CDC Urges Rapid Reporting of AFM Ahead of Prime Season


CDC has released a complete summary of AFM cases in 2018, urging clinicians to recognize symptoms, collect specimens, and report suspected cases.

As the prime season for acute flaccid myelitis (AFM) approaches, the US Centers for Disease Control and Prevention (CDC) has released a Vital Signs report in the Morbidity and Mortality Weekly Report detailing the rare polio-like disease that mainly affects children.

Most cases of the disease are reported in the late summer and early fall, with 233 cases confirmed in 41 states in 2018, representing about 42% of the 559 cases reported since 2014, the report noted. Another 26 cases reported in 2018 were classified as probable.

“AFM is a devastating illness for patients and their families,” CDC investigator Adriana Lopez, MHS, told Contagion® in an interview. “This is the first complete summary of all reported 2018 AFM cases, representing the third and largest outbreak since 2014. We’ve seen a seasonal pattern to this illness—most patients develop AFM between August and October. Most patients had a mild respiratory illness or fever less than a week before they developed arm or leg weakness. These are important pieces of evidence that point to viruses, including enteroviruses in particular, playing a role in AFM. CDC and other scientists are continuing to investigate how enteroviruses, including EV-D68, might trigger AFM.”

Upper limb weakness was reported in 42% of cases, and respiratory symptoms or fever were reported with 4 weeks before the onset of limb weakness in 92% of cases.

On average, patients were hospitalized within 1 day of the onset of symptoms, received an MRI within 2 days, and suspected cases were reported to the CDC in 18 days.

“This report provides further insight into patient care and reporting of suspected AFM cases,” Lopez said. “Our data show that patients received the recommended diagnostic work-up and care, including being hospitalized quickly (1 day after limb weakness onset) and receiving MR imaging within 2 days. However, the average time taken to report a suspected AFM case to CDC was 18 days. Rapid reporting helps us to identify and respond to outbreaks early, and alert clinicians and the public. This is the first Vital Signs report about AFM, and it is targeted to health care providers, urging them to recognize AFM and collect specimens early, and rapidly report all suspected cases to the health department.”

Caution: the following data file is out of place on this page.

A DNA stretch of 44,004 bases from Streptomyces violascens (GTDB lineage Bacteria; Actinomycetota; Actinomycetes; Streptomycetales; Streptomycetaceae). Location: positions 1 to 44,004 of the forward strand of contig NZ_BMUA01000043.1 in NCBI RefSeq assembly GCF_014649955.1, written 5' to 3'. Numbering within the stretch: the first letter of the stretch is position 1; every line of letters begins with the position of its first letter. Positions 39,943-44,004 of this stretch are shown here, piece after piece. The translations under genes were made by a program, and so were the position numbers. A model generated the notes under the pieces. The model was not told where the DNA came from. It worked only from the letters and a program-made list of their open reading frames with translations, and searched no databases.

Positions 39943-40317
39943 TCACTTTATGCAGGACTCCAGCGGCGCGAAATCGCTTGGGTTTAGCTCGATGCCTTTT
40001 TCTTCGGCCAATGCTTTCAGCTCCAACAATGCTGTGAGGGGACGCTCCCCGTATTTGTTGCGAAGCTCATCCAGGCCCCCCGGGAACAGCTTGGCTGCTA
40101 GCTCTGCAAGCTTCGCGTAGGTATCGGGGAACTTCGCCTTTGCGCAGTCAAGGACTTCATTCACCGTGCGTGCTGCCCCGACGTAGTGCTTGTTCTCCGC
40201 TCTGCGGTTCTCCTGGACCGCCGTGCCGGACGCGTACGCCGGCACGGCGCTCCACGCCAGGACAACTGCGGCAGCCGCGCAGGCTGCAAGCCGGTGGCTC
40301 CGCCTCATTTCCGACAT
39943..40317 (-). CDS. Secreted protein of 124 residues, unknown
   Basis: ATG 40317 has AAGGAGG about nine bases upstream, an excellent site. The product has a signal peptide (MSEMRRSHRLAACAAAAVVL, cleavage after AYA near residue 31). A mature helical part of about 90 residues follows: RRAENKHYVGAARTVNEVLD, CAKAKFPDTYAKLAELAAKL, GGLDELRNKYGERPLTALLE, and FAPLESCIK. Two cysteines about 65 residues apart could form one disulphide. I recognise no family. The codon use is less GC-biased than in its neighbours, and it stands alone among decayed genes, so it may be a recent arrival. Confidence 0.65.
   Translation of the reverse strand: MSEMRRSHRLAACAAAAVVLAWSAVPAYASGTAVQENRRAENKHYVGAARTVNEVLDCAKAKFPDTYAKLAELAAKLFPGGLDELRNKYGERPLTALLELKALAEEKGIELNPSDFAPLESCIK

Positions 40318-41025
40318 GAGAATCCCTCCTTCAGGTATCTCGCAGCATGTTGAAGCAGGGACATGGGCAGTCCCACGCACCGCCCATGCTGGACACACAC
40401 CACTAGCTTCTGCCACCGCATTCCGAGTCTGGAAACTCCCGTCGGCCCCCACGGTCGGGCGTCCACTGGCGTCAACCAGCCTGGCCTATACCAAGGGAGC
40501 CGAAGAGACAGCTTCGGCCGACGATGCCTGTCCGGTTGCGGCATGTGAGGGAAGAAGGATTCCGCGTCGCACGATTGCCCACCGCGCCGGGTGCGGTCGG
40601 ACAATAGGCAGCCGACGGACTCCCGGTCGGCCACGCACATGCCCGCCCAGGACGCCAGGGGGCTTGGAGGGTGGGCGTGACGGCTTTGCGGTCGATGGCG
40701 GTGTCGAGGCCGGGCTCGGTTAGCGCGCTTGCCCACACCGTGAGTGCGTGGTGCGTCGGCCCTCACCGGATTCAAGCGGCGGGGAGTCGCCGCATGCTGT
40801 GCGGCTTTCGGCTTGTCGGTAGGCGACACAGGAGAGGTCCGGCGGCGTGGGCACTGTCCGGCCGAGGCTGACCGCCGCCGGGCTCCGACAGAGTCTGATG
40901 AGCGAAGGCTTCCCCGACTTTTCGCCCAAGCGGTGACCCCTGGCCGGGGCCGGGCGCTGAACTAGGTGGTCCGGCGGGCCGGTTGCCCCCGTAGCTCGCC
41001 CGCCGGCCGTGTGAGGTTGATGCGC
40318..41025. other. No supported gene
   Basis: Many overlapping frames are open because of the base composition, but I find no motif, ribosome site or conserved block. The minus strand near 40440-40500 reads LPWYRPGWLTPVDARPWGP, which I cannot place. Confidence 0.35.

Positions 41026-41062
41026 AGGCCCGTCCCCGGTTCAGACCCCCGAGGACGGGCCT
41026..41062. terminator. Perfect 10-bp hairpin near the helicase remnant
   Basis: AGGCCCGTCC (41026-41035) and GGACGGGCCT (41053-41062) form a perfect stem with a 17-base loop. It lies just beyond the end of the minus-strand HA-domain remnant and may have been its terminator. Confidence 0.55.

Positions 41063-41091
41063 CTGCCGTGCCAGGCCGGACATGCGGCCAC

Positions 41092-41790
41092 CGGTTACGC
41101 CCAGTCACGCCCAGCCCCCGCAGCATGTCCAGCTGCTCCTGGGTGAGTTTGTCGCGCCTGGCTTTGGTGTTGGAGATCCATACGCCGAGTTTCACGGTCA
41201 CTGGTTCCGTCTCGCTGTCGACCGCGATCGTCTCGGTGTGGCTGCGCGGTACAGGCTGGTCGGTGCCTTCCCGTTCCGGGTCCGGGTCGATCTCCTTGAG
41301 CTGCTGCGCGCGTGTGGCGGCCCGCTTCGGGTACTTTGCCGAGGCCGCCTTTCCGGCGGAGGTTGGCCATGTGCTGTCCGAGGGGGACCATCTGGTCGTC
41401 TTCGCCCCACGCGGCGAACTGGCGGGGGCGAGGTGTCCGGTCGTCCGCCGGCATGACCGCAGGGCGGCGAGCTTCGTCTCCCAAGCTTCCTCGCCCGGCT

Although AFM has been recognized as a complication of infections of West Nile Virus, adenovirus, and enteroviruses, the 2-year cycle of recent cases along with the cluster during late summer and early fall hasn’t been seen before 2014, according to the article.

The median age of those who contracted the disease was 5.3 years old, although it affected patients as young as 6 months and as old as 81.8 years.

Among the confirmed cases, 27% required respiratory support during hospitalization. No deaths were reported during acute illness in 2018, but 2 deaths occurred months later.

Various enterovirus and rhinovirus pathogens were detected among patient specimens, with respiratory specimens having the highest positive yield at 44% and EV-D68 being the most common virus identified. Positive yields from cerebrospinal fluid (CSF) were much less common, appearing in only 2 cases, one each of EV-D68 and EV-A71.

CDC officials expressed their concerns about AFM in an update in October, noting the increase in cases of the polio-like disease and the launch of an investigation to better understand the illness. Specimens were tested for a wide array of pathogens as the CDC explored viruses, environmental toxins, and other potential causes of AFM.

Last year’s outbreak also coincided with a spike in enterovirus A71 in Colorado, which caused an increase in incidences of meningitis and encephalitis. Other likely suspects are EV-D68 and coxsackievirus A16, though the CDC detected these viruses in the spinal fluid of very few patients.

Efforts to understand emerging trends in AFM are ongoing, including monitoring trends, researching possible risk factors, and working to improve lab testing, Lopez told Contagion®. The CDC also is collaborating with the National Institutes of Health on a study to better understand AFM and is conducting surveillance at 7 pediatric hospitals throughout the United States.

Lopez said key priorities identified by the CDC’s AFM Task Force include:

  • “Standardizing measurement for clinical improvement following various treatment protocols, such as rehabilitation medicine,
  • Advancing the ability to detect and identify potential causes of AFM using cutting-edge laboratory technologies, such as enhanced gene sequencing, and
  • Strengthening and expanding education and communication outreach to clinicians for the diagnosis and rapid reporting of cases, and implementing studies that can help establish potential risk factors.”
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